Synthesizing and analyzing the massive archives of measurements into a single, high-resolution data set took years of work and thousands of hours of computing time on NASA’s servers. Nilsson said, “Condensing the data into something more widely useful may bring us closer to the big breakthroughs we need to better understand our planet and to help prepare us for the future impacts of climate change.”
As 8% of humans depend on the world’s oceans to supply their food, detailed information is needed to adequately maintain a sustainable worldwide fishery. Non-profits like Global Fishing Watch and The Outlaw Ocean Project are helping raise awareness of the impacts of overfishing and overcome the challenges of data collection from the vast marine realm to provide reliable information on how and where the world’s oceans and fish stocks are being used and misused.
The world’s oceans are a vast realm, on a scale that makes it far too time-consuming, too costly, and too dangerous for any single entity to manage. The result is that the high seas are poorly understood and under-protected. Detailed information about the scope and whereabouts of fishing is often lacking. Even a determination of what entity has the jurisdiction for enforcement is difficult to determine.
The Work of The Outlaw Ocean Project and Global Fishing Watch
The Outlaw Ocean Project is a non-profit journalism organisation based in Washington D.C. that produces the Outlaw Ocean podcast, a riveting, first-hand account of the problem. The seven-part series relies on more than eight years of reporting covering all seven oceans and more than three dozen countries. The Dark Fleet, the second episode, tells the story of a search for one of the most wanted illegal fishing vessels. The pursuit lasting 110 days, across 10,000 nautical miles documented the vessel’s illegal activities catching Chilean sea bass in the waters off Antarctica. Not only was fishing occurring in waters not open to commercial fishing, but it also involved gillnets, a banned type of fishing gear. One net over 45 miles in length took over 100 hours to haul in. The story, rather than being an unusual occurrence, is one that is simply rarely documented due in part to the lack of data on fishing fleets that sail the high seas.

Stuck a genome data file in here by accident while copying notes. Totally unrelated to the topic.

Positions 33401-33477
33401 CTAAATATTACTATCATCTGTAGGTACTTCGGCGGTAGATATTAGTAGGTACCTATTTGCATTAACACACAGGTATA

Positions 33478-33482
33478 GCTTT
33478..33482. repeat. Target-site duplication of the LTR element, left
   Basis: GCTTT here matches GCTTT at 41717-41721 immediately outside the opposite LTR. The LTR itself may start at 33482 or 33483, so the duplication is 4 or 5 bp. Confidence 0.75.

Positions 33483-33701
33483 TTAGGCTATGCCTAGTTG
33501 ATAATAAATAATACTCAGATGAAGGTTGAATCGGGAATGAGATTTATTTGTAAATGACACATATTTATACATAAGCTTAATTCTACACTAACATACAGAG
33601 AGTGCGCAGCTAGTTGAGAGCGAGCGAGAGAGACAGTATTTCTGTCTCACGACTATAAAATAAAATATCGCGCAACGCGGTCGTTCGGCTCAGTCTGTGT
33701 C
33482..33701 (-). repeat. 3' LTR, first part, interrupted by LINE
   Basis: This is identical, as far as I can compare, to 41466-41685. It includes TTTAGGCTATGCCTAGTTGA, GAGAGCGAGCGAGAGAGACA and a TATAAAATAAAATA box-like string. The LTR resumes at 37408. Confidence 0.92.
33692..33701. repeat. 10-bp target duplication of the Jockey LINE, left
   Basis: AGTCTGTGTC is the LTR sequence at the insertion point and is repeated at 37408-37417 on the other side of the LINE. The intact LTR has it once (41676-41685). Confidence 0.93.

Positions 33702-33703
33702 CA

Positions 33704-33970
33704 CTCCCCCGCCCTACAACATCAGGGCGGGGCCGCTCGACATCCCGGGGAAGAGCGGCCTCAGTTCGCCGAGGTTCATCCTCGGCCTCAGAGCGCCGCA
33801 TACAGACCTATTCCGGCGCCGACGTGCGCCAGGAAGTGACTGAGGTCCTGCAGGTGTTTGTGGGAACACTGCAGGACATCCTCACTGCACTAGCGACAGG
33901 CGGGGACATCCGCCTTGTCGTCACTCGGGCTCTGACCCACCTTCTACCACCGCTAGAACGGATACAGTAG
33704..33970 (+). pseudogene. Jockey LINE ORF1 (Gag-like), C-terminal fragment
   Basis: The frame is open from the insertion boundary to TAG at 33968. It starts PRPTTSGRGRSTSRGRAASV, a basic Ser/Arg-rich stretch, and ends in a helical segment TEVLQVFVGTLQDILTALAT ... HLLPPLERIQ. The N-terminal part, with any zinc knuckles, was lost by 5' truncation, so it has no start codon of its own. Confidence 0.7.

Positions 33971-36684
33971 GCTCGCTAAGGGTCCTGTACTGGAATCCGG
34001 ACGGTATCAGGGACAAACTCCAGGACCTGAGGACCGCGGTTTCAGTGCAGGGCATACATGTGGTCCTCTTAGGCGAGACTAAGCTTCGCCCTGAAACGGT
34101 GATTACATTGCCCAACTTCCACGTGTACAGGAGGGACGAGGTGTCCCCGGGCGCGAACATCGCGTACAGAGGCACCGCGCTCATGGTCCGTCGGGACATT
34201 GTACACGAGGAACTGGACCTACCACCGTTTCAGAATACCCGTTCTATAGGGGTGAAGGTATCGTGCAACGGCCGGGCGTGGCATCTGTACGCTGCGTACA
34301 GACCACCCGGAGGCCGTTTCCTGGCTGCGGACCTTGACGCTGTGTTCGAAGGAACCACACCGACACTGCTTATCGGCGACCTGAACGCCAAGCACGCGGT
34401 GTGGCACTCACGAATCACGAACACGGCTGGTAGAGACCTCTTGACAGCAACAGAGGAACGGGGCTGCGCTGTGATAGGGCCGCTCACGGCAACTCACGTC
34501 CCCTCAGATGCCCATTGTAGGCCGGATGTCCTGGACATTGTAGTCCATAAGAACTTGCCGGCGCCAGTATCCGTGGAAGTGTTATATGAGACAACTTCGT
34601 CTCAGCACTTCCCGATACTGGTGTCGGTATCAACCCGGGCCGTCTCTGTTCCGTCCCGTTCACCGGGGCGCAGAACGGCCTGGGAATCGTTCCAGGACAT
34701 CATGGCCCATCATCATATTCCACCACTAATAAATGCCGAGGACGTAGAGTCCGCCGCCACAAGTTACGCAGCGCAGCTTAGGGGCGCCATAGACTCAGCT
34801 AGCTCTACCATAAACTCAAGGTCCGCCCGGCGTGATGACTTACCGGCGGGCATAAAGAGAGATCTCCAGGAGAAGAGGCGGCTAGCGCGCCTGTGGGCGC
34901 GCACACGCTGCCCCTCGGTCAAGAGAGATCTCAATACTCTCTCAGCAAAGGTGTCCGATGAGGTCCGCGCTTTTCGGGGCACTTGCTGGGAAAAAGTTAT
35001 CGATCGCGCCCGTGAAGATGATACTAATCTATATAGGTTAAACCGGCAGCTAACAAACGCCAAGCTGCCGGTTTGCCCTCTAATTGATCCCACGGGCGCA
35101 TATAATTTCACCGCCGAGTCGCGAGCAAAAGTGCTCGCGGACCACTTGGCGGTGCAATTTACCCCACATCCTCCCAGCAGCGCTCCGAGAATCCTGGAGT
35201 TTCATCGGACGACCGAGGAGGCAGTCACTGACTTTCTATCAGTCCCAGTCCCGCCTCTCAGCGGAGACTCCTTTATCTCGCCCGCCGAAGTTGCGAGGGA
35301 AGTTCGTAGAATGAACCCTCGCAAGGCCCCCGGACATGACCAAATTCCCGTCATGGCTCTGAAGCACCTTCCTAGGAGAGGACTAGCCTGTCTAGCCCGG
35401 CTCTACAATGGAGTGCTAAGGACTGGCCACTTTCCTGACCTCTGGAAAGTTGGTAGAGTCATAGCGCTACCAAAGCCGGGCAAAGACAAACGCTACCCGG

Global Fishing Watch (GFW) has been working to make such occurrences transparent so stakeholders can assess the extent to which the world’s oceans are being used and misused. GFW is an open-access satellite and machine learning technology that provides map visualisations and data and analysis tools to better visualise the threats that the world’s oceans face nowadays. The data identifies hotspots of previously heretofore unseen fishing vessels, making it possible to determine where and how much fishing activity is actually occurring.
Jaeyoon Park (GFW) with colleagues reported in a 2020 Science Advances article that illegal, unreported, and unregulated fishing is a major challenge to assess because “most fishing vessels do not broadcast their positions and are ‘dark’ in public monitoring systems.”